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Longtime former Lynn city collector Cronin mourned

LYNN — Retired city Collector and former City Councilor Frederick B. Cronin Jr. was mourned Thursday by friends and colleagues who recalled the helping hand Cronin extended to those in need.

Cronin, 78, died Thursday at Salem Hospital, said longtime friend and Ward 4 Councilor Richard Colucci, who added Cronin had been ill recently. Cronin retired earlier this year in his 41st year as collector.

Cronin and his wife, Helen, are the parents of four daughters.

A familiar face around City Hall and the city, Cronin was known for what former City Council President Salvy Migliaccio described as his dry sense of humor. But he was also known as someone who helped people across the city during his decades of public service.

“We wouldn’t have enough pens and pencils to list the people Freddie helped out. Any time someone was in a jam, he never said no. He never judged people,” said former Councilor Steven Duffy.

Colucci and Cronin were fellow Highlands residents in their youths and it was Cronin who drew on his experience as Ward 4 councilor and vast network of relationships across the city to help Colucci win the 1990 special election for Ward 4 councilor.

As a teenager, Colucci worked in Cronin’s namesake bar under the commuter rail overpass on lower Washington Street. The pair last spoke three days ago.

“I loved him very much. He was a Highlander,” Colucci said.

Ann Marie Leonard retired as a full-time city Community Development employee in 2005 but continued working part-time and enjoyed running into Cronin in City Hall’s corridors.

“He would always joke, ‘Why are you still working?’ He was always a very happy, caring person,” Leonard said.

A member of the English High School Class of 1959, Cronin went to work for the Welfare Department when it was located in City Hall’s basement. He ran for and won the Ward 4 council seat in 1971, losing it in 1975 when a political newcomer named Robert Tucker beat him.

The political foes became fast friends and it was Tucker two years later who cast the deciding council vote to make Cronin treasurer.

“There are hundreds of things people don’t know that Fred did for people, people who were down on their luck,” Tucker said.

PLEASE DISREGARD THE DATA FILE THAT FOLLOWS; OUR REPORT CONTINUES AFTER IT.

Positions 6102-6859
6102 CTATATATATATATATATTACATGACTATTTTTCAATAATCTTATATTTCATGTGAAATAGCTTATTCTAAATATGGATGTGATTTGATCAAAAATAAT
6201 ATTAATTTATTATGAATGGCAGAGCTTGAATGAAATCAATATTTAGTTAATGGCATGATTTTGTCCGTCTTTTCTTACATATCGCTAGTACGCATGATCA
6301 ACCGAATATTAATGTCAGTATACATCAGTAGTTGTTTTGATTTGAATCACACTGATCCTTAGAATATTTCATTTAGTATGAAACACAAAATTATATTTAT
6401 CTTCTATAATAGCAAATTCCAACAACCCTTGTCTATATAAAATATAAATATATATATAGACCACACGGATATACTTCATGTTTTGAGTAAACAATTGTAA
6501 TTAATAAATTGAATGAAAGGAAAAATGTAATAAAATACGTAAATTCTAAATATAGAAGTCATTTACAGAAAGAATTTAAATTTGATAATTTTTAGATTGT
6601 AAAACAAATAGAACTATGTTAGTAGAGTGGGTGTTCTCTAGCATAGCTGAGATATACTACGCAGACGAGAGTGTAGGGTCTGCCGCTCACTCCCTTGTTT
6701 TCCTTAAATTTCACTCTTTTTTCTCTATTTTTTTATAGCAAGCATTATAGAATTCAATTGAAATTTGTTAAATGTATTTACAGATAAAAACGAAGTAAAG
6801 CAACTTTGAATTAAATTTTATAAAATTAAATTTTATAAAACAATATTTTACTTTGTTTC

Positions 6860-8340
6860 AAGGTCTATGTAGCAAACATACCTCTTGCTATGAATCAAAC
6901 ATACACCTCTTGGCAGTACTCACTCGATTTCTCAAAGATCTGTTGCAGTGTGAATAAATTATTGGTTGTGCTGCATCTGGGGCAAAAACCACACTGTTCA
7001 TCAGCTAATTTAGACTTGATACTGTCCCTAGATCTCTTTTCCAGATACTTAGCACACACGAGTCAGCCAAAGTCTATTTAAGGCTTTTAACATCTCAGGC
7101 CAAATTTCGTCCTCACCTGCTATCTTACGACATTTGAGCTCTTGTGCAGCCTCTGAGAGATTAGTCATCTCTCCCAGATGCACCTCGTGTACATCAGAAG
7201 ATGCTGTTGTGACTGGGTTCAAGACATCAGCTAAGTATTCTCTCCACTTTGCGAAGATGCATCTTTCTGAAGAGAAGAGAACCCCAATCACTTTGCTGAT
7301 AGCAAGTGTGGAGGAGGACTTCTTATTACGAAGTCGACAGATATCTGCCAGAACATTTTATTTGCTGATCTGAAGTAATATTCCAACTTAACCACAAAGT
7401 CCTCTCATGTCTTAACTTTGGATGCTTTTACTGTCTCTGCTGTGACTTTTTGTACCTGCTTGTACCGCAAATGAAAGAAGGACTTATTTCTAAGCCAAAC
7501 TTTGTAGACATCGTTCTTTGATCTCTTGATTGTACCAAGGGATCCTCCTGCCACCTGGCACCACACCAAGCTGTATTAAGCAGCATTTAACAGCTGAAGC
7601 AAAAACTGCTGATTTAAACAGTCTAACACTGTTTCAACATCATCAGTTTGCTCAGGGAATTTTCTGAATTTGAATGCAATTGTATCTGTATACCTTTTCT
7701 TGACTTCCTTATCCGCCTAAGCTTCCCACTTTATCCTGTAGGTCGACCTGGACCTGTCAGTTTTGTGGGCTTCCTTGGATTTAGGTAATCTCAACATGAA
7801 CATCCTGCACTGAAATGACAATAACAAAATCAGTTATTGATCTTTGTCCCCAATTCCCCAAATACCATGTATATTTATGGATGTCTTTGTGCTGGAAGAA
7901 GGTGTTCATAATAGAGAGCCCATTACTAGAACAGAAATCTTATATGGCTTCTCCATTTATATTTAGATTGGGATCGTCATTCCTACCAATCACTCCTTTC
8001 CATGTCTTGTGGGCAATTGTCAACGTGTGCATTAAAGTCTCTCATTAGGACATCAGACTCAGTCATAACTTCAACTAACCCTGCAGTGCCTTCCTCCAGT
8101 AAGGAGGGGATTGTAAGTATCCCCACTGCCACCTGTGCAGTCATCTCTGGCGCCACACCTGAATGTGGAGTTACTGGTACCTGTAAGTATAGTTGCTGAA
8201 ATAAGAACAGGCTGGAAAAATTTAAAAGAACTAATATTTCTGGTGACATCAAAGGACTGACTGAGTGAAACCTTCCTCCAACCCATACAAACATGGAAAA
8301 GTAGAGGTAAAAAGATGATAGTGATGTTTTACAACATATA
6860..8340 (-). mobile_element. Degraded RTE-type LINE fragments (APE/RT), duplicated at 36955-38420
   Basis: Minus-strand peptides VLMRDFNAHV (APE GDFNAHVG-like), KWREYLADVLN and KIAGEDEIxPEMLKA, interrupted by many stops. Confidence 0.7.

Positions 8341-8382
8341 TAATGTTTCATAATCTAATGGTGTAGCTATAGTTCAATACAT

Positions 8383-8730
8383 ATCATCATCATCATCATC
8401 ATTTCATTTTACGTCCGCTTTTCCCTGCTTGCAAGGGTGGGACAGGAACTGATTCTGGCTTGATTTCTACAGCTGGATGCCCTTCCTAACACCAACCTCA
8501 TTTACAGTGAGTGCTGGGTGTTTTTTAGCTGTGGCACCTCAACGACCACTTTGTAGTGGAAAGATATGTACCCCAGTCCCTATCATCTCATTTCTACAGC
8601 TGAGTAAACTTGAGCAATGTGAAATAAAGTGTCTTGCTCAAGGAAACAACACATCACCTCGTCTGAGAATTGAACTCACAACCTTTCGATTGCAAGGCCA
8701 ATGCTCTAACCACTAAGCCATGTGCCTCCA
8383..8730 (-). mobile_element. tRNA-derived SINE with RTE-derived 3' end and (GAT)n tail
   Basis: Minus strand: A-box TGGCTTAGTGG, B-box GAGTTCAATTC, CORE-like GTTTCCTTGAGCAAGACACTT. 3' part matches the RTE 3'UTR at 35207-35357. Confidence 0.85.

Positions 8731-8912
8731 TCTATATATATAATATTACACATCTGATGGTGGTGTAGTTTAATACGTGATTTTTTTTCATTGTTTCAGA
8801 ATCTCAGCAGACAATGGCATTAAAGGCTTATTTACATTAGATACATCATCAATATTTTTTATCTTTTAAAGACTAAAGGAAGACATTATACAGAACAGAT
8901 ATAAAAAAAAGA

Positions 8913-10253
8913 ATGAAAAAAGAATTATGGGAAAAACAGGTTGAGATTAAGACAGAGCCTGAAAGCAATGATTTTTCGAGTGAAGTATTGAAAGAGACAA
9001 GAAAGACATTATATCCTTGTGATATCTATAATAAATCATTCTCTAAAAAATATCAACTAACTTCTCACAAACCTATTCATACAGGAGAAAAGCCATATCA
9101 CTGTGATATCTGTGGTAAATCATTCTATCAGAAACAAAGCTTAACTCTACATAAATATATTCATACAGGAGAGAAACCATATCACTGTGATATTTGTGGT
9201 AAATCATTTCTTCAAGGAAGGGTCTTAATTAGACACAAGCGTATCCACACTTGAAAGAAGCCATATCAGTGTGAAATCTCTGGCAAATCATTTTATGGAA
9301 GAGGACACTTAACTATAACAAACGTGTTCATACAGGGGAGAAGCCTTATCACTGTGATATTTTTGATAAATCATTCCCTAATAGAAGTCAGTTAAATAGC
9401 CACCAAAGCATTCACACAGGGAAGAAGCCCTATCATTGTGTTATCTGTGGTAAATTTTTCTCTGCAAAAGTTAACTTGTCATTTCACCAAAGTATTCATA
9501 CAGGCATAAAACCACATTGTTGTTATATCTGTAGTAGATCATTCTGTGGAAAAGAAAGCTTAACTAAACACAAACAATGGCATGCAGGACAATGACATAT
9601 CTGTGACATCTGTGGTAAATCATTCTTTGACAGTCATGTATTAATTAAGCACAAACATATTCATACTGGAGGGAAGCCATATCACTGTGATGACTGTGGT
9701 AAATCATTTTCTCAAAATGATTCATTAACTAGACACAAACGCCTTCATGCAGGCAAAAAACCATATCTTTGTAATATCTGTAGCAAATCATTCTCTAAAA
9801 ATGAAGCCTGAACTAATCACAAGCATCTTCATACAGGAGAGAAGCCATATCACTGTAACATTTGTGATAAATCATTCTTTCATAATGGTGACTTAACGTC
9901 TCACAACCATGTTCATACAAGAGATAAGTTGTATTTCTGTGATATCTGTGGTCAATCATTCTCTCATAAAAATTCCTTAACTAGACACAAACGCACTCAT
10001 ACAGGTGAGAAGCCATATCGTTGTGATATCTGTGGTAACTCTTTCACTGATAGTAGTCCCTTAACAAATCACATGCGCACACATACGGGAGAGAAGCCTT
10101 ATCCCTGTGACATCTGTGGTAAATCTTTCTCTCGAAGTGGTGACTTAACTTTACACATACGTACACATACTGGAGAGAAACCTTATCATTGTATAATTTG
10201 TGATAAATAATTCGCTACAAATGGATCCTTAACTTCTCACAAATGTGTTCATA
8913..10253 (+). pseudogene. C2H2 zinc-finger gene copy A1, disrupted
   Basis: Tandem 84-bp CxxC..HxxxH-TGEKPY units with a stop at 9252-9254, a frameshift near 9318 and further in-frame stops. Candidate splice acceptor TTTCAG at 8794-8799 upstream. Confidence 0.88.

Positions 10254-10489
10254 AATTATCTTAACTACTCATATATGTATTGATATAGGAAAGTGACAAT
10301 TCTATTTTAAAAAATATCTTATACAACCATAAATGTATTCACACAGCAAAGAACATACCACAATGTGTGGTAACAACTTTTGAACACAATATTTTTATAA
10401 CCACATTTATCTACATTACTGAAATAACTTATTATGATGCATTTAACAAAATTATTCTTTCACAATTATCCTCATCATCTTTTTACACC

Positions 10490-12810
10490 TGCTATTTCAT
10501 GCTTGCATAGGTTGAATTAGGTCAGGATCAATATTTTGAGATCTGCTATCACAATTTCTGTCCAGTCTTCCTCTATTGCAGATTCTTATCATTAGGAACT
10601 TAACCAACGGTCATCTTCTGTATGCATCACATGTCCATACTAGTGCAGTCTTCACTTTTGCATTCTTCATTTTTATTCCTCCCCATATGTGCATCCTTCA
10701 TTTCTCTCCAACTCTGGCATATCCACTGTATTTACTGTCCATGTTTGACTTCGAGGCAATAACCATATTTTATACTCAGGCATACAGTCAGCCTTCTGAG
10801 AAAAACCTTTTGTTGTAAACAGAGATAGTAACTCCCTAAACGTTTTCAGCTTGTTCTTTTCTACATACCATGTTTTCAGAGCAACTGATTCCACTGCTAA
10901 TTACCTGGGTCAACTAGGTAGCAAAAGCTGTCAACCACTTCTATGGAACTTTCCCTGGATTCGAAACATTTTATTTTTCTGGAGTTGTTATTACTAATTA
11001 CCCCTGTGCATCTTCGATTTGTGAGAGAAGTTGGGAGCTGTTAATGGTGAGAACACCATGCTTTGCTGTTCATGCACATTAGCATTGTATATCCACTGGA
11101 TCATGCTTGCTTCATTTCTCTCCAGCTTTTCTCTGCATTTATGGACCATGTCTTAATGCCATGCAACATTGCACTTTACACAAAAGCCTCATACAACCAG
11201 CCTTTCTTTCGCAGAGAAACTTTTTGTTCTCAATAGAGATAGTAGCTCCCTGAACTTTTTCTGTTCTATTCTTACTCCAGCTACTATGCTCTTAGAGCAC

Richard Coppinger served on the council from 1980 to 1996, including a stint as council president. He remembered Cronin as a city official “always ready to help anyone who came to him.”

“He came from a different era of politics. He made it his business to help people,” Coppinger said.

State Rep. and former City Council President Daniel Cahill said Freddie was the type of guy someone would know from a number of different ways.

“He ran in a lot of different circles and he was always known as a solid friend who gave great advice,” Cahill said. “I’ve known his family for many years and I can recall the many conversations we had when I first got elected (to the City Council), where he bestowed upon me some of that great advice and gave me a lot of the colorful history and background of the city of Lynn.”

Cahill said one of his favorite memories of Cronin was on the first night he was sworn in as a city councilor. He said Cronin came toward him, grabbed him and said, ‘”Hey kid, just remember one thing. Guys like you come and go, but people like me stay forever.’ I never forgot that.

“I think they built City Hall around Fred Cronin. He helped a lot of people,” Cahill said. “It’s like the end of an era. He was like from a different time. For Fred, a word and a handshake meant something. His word and his handshake was beyond reproach.”

Charles Gaeta, Lynn Housing Authority & Neighborhood Development executive director, said he knew Cronin since the early 1970s when Cronin served on the City Council. A couple of years later, Gaeta said he was elected to the City Council and Cronin was appointed city collector.

“He was one of a kind — funny, loyal and a great family man with all his family and friends,” Gaeta said. “The best stories of Fred are best left unsaid. I loved Freddie, as did so many others. He and his family have been staples in Lynn for years. He will be greatly missed.”

Mayor Thomas M. McGee said in a statement that it was “extremely sad to hear of the passing of Fred today and my thoughts are with the entire Cronin family during this time.

“Fred was a deeply committed public servant who dedicated his life to the city of Lynn. We will be forever grateful for his contribution to this community and his presence will surely be missed.”

School Committee member Lorraine Gately said she’s good friends with the Cronin family — she’s known them since she was 2 years old. She remembers Freddie as “such a good guy,” and said his death came as a shock to her because she didn’t realize he was sick.

“He has the biggest heart and throughout my childhood, his family, the Cronins, were always there for the Lynn community,” Gately said. “We both battled the same rheumatoid arthritis. Last time I saw Freddie, he was walking. He was doing much better.”

Peter Caron, who retired as the city’s chief financial officer earlier this year, said he worked with Cronin for 20 years. He described Cronin as “old school,” and said he wished his former colleague would have retired sooner so he could have enjoyed it.

“He was just committed to his job and that was his life,” Caron said. “As long as I’ve known him, he felt at home at work.”


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